The 3 major steps traditional 802.1d STP uses to stabilise the network are;
Elect the root switch – Only a single switch can be the root switch in a STP domain, each switch will send STP Bridge Protocol Data Units (BPDUs) listing itself as the root switch which is sent across the Layer 2 domain. If the switch receives BPDU with a lower bridge ID, it accepts that as the root switch and BPDUs sent from the switch will list the Bridge ID or the root switch in their BPDUs. Eventually all switches in an STP domain will have the same root switch, after the election period a new root switch will not be elected until hello frames sent from the root switch have stopped being received.
The Bridge ID originally consisted of a 2 byte priority and a 6 byte system ID (MAC Address), but the first 2 bytes were altered to supported technologies which require the VLAN information to be sent in BPDUs such as Multiple Spanning Tree (MST). So now the first 2 bytes consist of 4 bits for bridge priority (as these are the high order bits hence only multiples of 4096 are accepted values), and 12 bits to hold the Vlan information the new 12 bits is called the System ID extension. There is an older post I made about why the STP priority must be a multiple of 4096 here, this bit limitation is also the reason why there is a maximum vlan ID of 4095.
Determine the root port for each switch – After the root switch is elected every other switch apart from the root switch determines the port with the lowest cost to reach the root switch. The root switch sends out hellos and each port receiving the hello adds the port cost using the table below to the hello.
|Original IEEE Cost||Updated IEEE Cost|
I think that it might have been a bit short sighted stopping the updated costs at 10Gbps, my organisation is running lots of 40 Gbps links and has just finished a field trial of 100 Gbps.
The ports on a non root switch which received the hello and has the lowest cost to to root switch is elected the root port. If 2 ports have the same cost to reach the root bridge the tiebreaker is the forwarding switches Bridge ID, and then an administratively defined port priority and finally the lowest internal port number.
Select the designated port for each segment – Only 1 switch in a spanning tree domain is allowed to forward frames to each LAN segment, this is called the Designated Port. Each switch port will send hellos and with the cost of its root port, this will be received by other switches on the segment and and the port with the lowest cost will become the DR while the other port will move to the blocking state. For tiebreakers the lowest forwarders Bridge ID, then lowest port priority and finally lowest port number is used just like the tiebreakers for the root port.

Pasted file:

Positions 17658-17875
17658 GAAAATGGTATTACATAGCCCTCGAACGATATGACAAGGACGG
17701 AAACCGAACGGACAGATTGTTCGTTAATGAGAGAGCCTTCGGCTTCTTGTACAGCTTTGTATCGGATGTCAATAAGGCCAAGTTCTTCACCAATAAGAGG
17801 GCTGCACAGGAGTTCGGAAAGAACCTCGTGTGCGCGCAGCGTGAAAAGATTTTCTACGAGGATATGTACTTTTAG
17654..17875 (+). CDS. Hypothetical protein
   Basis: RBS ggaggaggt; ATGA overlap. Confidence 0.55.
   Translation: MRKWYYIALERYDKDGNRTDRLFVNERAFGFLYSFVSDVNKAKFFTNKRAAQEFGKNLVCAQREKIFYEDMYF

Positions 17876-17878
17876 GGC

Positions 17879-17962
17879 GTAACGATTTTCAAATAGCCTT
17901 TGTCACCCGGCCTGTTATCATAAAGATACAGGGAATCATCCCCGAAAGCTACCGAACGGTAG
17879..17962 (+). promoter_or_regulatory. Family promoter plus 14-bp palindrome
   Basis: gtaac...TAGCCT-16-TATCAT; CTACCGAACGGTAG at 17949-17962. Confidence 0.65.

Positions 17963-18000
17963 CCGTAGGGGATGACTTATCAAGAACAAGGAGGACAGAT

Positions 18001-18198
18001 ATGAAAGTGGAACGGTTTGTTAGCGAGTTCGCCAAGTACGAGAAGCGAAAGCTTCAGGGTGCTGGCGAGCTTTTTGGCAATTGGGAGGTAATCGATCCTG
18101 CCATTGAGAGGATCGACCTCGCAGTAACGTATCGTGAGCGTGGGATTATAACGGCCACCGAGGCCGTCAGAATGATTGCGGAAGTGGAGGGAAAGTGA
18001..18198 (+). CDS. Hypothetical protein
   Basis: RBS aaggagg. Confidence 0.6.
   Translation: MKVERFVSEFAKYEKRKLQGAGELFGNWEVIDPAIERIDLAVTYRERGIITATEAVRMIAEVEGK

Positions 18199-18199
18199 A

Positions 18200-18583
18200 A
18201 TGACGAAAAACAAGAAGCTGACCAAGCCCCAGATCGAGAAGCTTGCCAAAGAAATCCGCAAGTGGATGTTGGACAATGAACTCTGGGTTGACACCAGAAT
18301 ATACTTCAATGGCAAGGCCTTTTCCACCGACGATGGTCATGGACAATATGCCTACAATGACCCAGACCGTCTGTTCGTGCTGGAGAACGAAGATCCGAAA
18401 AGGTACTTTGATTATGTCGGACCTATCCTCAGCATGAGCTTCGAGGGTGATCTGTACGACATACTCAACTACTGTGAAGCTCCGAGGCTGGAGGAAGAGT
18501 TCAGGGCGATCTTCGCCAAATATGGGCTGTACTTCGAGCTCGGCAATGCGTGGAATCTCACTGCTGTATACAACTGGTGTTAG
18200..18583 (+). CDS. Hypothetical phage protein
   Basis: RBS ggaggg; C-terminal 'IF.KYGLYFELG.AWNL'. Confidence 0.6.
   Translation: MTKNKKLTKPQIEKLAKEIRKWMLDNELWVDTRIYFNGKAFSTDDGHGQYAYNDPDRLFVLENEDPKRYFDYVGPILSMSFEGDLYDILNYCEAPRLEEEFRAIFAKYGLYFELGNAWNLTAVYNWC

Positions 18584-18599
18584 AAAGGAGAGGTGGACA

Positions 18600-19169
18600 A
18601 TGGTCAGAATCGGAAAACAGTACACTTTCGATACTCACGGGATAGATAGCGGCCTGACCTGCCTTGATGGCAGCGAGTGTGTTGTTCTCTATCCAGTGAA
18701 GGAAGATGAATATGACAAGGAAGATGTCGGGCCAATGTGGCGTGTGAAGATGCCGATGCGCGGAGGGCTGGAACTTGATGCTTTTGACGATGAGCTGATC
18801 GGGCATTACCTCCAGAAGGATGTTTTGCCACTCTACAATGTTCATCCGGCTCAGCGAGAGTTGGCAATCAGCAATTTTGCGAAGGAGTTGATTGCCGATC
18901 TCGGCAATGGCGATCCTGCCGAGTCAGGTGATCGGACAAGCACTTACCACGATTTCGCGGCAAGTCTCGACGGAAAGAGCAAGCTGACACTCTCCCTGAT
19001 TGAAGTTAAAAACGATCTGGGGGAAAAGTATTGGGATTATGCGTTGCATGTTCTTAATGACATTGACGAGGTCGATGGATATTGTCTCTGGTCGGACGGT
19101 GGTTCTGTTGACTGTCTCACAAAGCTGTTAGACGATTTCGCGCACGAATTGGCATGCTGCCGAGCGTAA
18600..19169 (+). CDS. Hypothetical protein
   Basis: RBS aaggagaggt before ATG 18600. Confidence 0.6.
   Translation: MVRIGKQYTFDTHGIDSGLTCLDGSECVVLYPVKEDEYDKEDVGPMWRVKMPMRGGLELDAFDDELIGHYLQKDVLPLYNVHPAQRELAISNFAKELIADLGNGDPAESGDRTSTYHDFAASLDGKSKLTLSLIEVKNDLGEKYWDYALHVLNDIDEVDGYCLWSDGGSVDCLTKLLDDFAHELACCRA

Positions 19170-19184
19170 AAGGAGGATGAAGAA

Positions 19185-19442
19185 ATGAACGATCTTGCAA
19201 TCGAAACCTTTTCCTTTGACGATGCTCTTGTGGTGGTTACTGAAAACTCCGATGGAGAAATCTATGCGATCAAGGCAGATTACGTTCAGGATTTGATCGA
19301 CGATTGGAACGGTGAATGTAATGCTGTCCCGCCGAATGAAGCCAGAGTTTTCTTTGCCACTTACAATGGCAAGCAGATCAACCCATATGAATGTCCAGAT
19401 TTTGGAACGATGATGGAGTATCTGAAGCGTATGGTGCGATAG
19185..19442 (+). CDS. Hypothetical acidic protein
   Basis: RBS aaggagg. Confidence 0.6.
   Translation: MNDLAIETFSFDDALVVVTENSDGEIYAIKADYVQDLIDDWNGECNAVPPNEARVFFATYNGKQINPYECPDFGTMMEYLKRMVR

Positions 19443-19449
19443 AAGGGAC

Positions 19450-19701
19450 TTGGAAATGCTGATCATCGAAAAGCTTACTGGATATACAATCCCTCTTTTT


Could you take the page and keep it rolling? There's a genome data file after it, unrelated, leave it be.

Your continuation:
Detecting when bad things happen – The root switch will send out periodic hellos which will be received, updated and forwarded out of every designated port. The maxage timer is reset every time a hello is sent but if the maxage timer expires (default is 10x the hello therefore 20seconds) the switches elect a new root switch.
If a trunk goes down, a switch will sent a Topology Change Notification (TCN) BPDU out of its root port and will continue doing so every hello time until it receives a Topology Change Acknowledgement (TCA) which is a bit set in the BPDU. When a switch receives a TCN BPDU it will send back a TCA BPDU and the switches will continue forwarding on the root ports until it reaches the root switch. Once the root switch receives the TCN BPDU it will send out the next few BPDUs with the TCA bit set, when a switch receives this BPDU it will time out entries in the CAM
802.1d Interface States -During a topology change there is a risk of causing Layer 2 loops to prevent this the interfaces cycle through the usual blocking, listening, learning, forwarding or disabled states.
Personal Note – Im not going to blogging in such depth and breadth any more as it takes to much time and will cover topics which are more interesting or I struggle a bit on.